Laurel Turf Cup gets nod for grass Despite four inches of rain, race won't be shifted to dirt

November 07, 1992|By Ross Peddicord | Ross Peddicord,Staff Writer

About a third of the time, the Laurel Turf Cup can be re-named the Laurel Dirt Cup.

But today the 12-furlong marathon event will be run on the grass.

Seven of the past 22 runnings of the $100,000 stakes have been switched from the grass strip at Laurel Race Course to the dirt track. Heavy rains on the day of the race or immediately before make the footing too deep.

Although four inches of rain have fallen at Laurel during the past week, track superintendent John Passero said yesterday, "The course is soft, but safe."

No race has been run on the grass strip since Oct. 30. The Turf Cup and tomorrow's Chrysanthemum Handicap are the last grass stakes scheduled in Maryland this year.

Passero has set up an auxiliary rail 15 feet from the normal inside fence "to give the horses fresh grass to run over," he said.

A full 14-horse field might find it tough to negotiate the sharper turns because of the temporary rail, but at least one horse, Valley Crossing, is expected to scratch.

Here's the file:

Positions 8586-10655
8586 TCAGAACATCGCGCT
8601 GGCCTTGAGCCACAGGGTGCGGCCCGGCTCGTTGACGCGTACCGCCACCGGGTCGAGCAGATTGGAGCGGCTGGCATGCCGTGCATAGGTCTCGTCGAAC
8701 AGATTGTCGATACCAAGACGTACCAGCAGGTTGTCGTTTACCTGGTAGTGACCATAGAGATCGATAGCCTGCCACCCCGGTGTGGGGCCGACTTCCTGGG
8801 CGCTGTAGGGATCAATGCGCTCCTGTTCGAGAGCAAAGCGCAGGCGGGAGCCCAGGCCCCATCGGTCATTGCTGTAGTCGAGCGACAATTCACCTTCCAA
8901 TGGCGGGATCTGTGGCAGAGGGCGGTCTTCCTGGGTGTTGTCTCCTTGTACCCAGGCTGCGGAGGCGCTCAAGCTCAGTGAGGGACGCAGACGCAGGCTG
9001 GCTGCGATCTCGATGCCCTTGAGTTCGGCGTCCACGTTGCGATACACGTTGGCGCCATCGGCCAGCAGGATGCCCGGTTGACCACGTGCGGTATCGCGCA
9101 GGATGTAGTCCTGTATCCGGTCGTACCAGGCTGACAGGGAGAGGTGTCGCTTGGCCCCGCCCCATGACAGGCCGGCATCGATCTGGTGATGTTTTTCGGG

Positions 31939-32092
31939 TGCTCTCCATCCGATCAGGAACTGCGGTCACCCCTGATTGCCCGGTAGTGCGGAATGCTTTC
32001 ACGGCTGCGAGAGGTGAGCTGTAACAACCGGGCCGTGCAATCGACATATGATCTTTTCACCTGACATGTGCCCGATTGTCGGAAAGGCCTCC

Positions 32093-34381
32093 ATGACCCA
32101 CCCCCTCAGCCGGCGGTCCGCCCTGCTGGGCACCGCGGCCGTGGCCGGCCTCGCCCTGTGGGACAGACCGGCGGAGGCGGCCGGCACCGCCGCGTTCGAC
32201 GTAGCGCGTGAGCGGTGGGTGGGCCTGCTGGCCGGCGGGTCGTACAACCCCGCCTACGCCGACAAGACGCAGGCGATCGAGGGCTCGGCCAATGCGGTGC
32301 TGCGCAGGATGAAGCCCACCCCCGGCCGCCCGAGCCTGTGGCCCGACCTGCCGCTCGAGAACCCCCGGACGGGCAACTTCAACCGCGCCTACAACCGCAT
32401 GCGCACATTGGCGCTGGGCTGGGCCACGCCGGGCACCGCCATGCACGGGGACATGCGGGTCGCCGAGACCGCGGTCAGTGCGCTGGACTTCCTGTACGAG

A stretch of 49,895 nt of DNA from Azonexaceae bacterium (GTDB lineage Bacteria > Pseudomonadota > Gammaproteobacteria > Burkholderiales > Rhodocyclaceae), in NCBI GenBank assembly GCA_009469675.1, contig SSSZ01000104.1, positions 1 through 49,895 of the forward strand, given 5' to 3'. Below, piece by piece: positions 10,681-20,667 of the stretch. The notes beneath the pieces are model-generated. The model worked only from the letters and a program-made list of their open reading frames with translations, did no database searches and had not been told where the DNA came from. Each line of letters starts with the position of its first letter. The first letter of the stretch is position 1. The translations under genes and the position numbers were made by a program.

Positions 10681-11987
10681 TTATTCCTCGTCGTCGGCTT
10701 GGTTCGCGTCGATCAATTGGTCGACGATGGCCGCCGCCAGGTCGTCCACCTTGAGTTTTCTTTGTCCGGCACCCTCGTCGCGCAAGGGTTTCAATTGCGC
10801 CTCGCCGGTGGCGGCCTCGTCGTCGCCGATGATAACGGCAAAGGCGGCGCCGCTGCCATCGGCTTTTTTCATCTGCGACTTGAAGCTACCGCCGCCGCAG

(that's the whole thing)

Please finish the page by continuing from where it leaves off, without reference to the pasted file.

A horse that combines speed with a love for the soft going should have a good chance to win. Finding one that can carry his speed 1 1/2 miles is the handicapping challenge.

At least one entry has shown preference for Laurel's squishy late fall footing.

That is Be Nimble, who has been second in the Japan Racing Association Handicap and Find Handicap on similar going. The 4-year-old John Merryman-owned gelding drew in as a 112-pound lightweight, eight pounds below favored Royal Ninja, from New Jersey.

Asserche wins at Aqueduct

Asserche is one horse who was intended to start in the Turf Cup but didn't make it to the lineup.

"I forgot to nominate him," owner John Alecci said.

Not to worry.

Yesterday, Alecci shipped the 4-year-old gelding to Aqueduct and won the $47,000 feature race.

The New York race was scheduled at 1 1/2 miles on the grass but was switched to 1 3/8 miles on the main track.

Alecci is 2-for-2 at Aqueduct. His filly, Cercida, won a $75,000 claiming race there last week. Both horses have been saddled at Aqueduct by Louis Meittinis, a former Standardbred trainer who is the father of Pimlico veterinarian Nick Meittinis.

Alecci moved his 14-horse string from Pimlico and took over Barn 25 at Laurel earlier this week.

Alecci is replenishing his stock and claimed three horses last week.

He likes the chances of his filly, Singing Ring, in today's sixth race at Laurel, even though she is dropping from 1 1/8 miles to six furlongs.

"Basically, she's a sprinter, so I don't think she'll have a problem making the change," Alecci said.

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